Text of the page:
If youâ€™re running Windows Vista and you want to enjoy EAX-enabled effects from your Creative Audigy sound card, get ready to shell out a ten-spot for the privilege to do so. Although initially reported that Creative was charging $9.99 for Vista drivers in general, a post by ZDNetâ€™s Adrian Kingsley-Hughes was later updated to reflect that the surcharge was to enable the processing of EAX effects.
People seem to be divided on this issue of Creativeâ€™s fee. Some say the EAX effects are technically software, while others say that drivers of any kind â€” enhanced or otherwise â€” should be free. What I find weird is Creativeâ€™s description of the drivers, particularly the last paragraph:
In Windows Vista, Microsoft removed the Vendor Extension mechanism from Vistaâ€™s DirectSound implementation. With previous Windows Operating Systems, the Vendor Extension enabled the Sound Blaster Audigy to provide accelerated audio for DirectSound3D games.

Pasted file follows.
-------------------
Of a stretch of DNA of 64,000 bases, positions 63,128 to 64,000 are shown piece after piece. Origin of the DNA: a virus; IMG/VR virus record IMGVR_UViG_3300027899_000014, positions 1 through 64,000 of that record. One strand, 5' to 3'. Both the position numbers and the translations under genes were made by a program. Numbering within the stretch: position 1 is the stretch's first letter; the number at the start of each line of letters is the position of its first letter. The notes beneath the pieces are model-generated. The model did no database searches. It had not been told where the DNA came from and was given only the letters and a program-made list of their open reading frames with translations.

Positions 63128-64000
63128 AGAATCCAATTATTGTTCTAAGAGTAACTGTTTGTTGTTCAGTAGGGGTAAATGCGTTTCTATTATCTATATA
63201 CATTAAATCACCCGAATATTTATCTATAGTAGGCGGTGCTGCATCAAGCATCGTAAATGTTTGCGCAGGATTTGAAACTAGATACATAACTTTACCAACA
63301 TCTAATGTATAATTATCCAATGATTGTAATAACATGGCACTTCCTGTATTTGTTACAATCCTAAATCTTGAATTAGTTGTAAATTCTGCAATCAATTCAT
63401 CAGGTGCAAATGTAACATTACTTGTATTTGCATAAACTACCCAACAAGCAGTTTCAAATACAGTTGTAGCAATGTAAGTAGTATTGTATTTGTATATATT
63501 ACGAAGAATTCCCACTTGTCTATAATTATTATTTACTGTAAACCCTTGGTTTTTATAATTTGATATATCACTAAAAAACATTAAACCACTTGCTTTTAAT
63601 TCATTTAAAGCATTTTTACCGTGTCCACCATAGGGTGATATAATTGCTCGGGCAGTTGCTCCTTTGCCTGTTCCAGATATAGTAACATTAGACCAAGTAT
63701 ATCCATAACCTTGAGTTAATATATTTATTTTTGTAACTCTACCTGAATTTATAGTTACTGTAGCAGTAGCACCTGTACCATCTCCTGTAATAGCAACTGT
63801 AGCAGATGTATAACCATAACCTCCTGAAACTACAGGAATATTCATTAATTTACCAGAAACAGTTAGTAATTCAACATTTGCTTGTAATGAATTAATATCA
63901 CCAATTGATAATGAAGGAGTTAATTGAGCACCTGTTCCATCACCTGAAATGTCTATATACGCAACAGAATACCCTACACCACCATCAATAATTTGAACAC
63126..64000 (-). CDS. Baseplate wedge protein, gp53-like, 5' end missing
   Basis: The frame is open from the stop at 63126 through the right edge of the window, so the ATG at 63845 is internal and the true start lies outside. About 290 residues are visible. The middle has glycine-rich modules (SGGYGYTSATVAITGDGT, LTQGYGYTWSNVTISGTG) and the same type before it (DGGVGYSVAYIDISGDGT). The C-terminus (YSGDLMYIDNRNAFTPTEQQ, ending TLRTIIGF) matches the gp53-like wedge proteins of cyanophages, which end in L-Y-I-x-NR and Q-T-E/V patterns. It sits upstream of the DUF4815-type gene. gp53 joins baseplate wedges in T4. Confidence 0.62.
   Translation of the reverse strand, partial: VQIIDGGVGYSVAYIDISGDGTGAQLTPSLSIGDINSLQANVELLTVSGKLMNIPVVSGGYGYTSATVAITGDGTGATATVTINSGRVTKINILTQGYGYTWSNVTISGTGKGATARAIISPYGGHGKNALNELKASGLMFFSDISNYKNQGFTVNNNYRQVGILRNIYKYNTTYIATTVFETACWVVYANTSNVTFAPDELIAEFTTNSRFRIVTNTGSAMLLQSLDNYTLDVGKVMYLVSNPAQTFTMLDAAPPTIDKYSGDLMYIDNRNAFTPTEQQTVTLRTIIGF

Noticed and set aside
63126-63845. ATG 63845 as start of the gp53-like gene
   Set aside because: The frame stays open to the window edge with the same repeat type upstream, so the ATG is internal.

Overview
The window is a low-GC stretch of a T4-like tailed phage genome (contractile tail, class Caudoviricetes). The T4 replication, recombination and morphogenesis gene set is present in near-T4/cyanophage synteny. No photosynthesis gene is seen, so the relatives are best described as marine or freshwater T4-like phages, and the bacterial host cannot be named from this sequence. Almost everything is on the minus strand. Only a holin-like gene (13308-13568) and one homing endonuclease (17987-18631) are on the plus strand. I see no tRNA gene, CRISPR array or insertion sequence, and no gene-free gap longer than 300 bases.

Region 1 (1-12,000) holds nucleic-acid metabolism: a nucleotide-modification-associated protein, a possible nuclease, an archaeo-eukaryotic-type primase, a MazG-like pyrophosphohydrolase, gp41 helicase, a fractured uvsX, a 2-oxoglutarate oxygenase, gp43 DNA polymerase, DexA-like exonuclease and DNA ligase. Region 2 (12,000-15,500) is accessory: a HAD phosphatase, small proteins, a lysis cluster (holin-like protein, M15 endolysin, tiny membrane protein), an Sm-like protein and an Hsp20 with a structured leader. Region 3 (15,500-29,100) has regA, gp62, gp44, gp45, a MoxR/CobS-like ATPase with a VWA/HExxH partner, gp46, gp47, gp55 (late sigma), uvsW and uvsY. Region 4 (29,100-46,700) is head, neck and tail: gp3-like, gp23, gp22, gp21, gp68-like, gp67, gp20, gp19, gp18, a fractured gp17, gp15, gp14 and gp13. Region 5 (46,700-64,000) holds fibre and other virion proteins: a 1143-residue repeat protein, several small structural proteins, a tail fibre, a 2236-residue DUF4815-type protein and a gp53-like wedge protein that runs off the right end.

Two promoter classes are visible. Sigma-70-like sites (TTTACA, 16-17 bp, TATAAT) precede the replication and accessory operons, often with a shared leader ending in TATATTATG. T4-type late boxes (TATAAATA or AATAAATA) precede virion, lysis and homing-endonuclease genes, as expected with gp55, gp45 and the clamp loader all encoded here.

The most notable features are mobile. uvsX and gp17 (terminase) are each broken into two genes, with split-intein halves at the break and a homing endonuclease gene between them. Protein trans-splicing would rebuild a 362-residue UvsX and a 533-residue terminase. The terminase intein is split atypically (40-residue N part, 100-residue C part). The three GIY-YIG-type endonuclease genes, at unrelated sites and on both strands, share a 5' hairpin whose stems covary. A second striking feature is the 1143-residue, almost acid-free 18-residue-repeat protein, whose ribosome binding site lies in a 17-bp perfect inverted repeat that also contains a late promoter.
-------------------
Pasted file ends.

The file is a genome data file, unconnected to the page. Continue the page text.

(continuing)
Without Creative ALchemy, most DirectSound games running in Vista will be reduced to stereo output without any EAX effects.
Creative ALchemy (Audigy Edition) restores your Sound Blaster Audigyâ€™s ability to process EAX effects, 3D surround sound, sampling rate conversion and hardware audio mixing for DirectSound3D games in Windows Vista.
So in essence, youâ€™re paying for a workaround to re-enable EAX effects in Windows Vista because Microsoft disabled the Vendor Extension mechanism. Iâ€™d be a little brassed off if I had to pay $10 more for something to work as advertised. After all is said and done, people might be wise to vote with their pocketbooks when it comes to a matter like this. Creative is pointing the finger at Microsoft and Microsoftâ€™s probably not going to do anything about it. Ultimately, the consumer picks up the tab.